The Great Indoors

Tricking the light fantastic

Text by Henrietta Thompson

Property developers and estate agents have long agreed that a riverside location, a nearby paddy, a terrace or even just a good view are the fastest track to achieving premium prices. Moving to the country isn't just about growing up and spreading out any more, it is a fashion statement. A trend manifested in the recent Yeo Valley rap advert, where muscular farmers extol the benefits of country air and Barbour jackets, and in a great hippy-hipster convergence - guerilla gardening from a new generation growing-their-own. Green is good. Fresh is best. In London, the Farm Shop in Hackney and Wayward Plants' amazing pop-up projects such as the Urban Psychic Garden are further proof.

So far, so simple. But while on the earthy surface this movement seems to hanker after more traditional, slower ways of living, at its heart is an essential issue: the urge to reconnect with nature. Designers and architects are responding with some truly mind-bending solutions. While nature inspiring design is certainly nothing new, this time around the indoor elements are both high tech and, crucially, very unpredictable. It isn't about plants, green walls and water features.

We have spent decades trying to control the elements, piling ourselves up in reinforced concrete towers, experiencing the world and communicating with each other through a wall of monitor screens and mobile handsets. Basking in our sophisticated air conditioning systems, dimming our intelligent lighting, and not having to water our plastic flora. And the only result is that we have become ever more disconnected with it. Indeed, it takes a tsunami or freak extreme conditions for us to even notice the weather.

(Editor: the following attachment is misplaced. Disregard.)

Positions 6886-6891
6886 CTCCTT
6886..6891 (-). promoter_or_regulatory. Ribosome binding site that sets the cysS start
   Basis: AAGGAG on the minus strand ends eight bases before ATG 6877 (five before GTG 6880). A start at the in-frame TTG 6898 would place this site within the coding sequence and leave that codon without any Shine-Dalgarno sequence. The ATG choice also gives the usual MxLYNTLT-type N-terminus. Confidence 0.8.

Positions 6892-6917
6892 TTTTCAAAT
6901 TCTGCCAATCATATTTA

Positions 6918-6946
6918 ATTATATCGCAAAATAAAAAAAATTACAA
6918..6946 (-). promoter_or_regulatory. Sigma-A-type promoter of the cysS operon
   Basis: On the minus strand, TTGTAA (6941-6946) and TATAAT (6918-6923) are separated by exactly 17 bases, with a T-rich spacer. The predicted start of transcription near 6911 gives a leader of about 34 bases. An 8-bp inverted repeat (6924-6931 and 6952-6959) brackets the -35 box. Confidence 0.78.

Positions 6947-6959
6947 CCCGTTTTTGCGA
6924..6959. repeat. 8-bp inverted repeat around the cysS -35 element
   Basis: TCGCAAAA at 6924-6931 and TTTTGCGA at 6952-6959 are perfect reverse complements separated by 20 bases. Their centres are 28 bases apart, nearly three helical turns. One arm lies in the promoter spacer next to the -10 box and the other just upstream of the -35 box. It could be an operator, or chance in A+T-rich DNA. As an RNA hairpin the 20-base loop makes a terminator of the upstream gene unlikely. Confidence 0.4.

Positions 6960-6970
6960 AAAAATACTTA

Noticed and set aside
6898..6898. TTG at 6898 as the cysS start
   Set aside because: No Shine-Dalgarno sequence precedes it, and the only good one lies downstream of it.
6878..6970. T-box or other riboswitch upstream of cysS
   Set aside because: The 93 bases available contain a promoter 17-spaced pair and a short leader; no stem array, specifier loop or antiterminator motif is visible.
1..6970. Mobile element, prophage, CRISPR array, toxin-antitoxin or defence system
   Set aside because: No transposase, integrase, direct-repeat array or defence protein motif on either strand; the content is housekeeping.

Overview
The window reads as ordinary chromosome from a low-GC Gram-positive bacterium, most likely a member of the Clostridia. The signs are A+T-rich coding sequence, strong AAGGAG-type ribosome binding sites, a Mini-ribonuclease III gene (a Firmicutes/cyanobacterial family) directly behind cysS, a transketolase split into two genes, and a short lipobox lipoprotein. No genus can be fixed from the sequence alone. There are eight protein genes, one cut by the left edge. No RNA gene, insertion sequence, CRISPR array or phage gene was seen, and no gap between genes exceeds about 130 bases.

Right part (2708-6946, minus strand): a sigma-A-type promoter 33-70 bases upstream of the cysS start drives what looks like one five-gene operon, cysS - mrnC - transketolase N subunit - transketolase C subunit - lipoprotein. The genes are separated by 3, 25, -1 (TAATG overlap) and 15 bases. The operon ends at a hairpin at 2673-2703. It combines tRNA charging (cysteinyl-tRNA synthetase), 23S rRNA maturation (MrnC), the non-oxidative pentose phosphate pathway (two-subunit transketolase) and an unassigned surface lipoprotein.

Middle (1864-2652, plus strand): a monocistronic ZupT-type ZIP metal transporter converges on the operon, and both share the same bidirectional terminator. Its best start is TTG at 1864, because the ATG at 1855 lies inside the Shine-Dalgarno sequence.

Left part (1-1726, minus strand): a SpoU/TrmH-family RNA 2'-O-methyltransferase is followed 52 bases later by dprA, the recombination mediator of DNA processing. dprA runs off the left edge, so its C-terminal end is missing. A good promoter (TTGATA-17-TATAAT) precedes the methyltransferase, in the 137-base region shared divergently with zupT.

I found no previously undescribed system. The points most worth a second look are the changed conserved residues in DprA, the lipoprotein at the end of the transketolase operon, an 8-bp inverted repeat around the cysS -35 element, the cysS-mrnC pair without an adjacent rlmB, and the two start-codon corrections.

Nature is volatile - this is both why we have spent so long trying to shield ourselves from it and control it, but also why it is stimulating and inspiring. Designers and architects are learning to harness this and far from finding things difficult, the living, breathing, responsive and ever-changing features of nature have some powerful mood-boosting and healing properties too.

Gothenburg-based designer Daniel Rybakken illustrates this well. Since establishing his studio in 2008, Rybakken has developed a worldwide reputation for lighting and product designs, in particular for his innovative experiments in creating fake daylight indoors. His first and now renowned product was a table that casts a convincing shaft of fake sunlight on to the floor below. When placed in a room with little access to daylight, the table has the effect of changing the entire atmosphere of the space, tricking the body to believing nature is close by and promoting the inherent uplifting benefits. Rybakken's focus is to look at how interior and furniture design could relieve recognised human conditions such as Seasonal Affective Disorder. "It's so simple," he says. "You get subconscious information that something is outside, there is a perceived sensation of larger space that makes you feel not so enclosed or lonely."